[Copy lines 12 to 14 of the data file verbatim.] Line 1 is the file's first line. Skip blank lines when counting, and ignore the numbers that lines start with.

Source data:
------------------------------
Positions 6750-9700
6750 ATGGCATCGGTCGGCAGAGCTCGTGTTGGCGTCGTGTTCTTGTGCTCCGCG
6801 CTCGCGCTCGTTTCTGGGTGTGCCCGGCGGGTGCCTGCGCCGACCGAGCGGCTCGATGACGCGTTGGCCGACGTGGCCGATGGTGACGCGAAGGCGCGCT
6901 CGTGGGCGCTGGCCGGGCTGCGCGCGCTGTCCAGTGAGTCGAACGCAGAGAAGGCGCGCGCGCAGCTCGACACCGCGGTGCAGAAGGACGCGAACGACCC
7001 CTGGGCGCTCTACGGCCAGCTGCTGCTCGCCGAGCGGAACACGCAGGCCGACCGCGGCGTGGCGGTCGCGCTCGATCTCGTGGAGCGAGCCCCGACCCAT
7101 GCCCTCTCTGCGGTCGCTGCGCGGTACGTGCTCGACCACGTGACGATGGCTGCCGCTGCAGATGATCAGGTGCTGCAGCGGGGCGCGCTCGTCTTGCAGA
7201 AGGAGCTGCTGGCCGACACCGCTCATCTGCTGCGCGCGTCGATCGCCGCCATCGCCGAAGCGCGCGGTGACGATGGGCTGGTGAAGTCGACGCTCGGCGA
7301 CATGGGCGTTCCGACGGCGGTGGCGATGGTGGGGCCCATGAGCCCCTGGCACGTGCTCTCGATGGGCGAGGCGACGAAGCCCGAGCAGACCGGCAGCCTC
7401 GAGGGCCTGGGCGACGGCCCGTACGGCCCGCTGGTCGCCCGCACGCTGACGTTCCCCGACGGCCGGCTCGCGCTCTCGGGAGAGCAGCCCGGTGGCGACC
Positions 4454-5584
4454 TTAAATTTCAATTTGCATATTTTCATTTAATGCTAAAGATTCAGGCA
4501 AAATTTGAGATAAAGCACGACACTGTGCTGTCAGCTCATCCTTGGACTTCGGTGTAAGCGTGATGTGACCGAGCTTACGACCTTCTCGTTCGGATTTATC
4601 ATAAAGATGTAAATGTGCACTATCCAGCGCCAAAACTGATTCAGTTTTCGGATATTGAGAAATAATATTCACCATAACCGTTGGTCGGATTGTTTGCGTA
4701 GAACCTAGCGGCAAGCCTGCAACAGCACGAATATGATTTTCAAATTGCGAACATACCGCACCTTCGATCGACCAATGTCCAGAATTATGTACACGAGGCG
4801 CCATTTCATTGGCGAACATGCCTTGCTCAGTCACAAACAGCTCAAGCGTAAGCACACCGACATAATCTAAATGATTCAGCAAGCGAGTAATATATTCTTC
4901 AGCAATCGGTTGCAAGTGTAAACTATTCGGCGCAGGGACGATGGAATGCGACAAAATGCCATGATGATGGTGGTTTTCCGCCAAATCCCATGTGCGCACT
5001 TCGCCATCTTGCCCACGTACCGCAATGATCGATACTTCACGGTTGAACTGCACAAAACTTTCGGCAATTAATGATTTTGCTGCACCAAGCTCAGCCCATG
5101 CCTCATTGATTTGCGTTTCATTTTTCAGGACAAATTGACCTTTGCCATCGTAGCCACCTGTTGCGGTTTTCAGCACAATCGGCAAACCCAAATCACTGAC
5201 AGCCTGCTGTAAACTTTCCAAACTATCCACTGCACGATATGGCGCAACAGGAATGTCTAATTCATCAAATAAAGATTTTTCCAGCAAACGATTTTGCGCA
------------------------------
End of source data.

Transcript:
4501 AAATTTGAGATAAAGCACGACACTGTGCTGTCAGCTCATCCTTGGACTTCGGTGTAAGCGTGATGTGACCGAGCTTACGACCTTCTCGTTCGGATTTATC
4601 ATAAAGATGTAAATGTGCACTATCCAGCGCCAAAACTGATTCAGTTTTCGGATATTGAGAAATAATATTCACCATAACCGTTGGTCGGATTGTTTGCGTA
4701 GAACCTAGCGGCAAGCCTGCAACAGCACGAATATGATTTTCAAATTGCGAACATACCGCACCTTCGATCGACCAATGTCCAGAATTATGTACACGAGGCG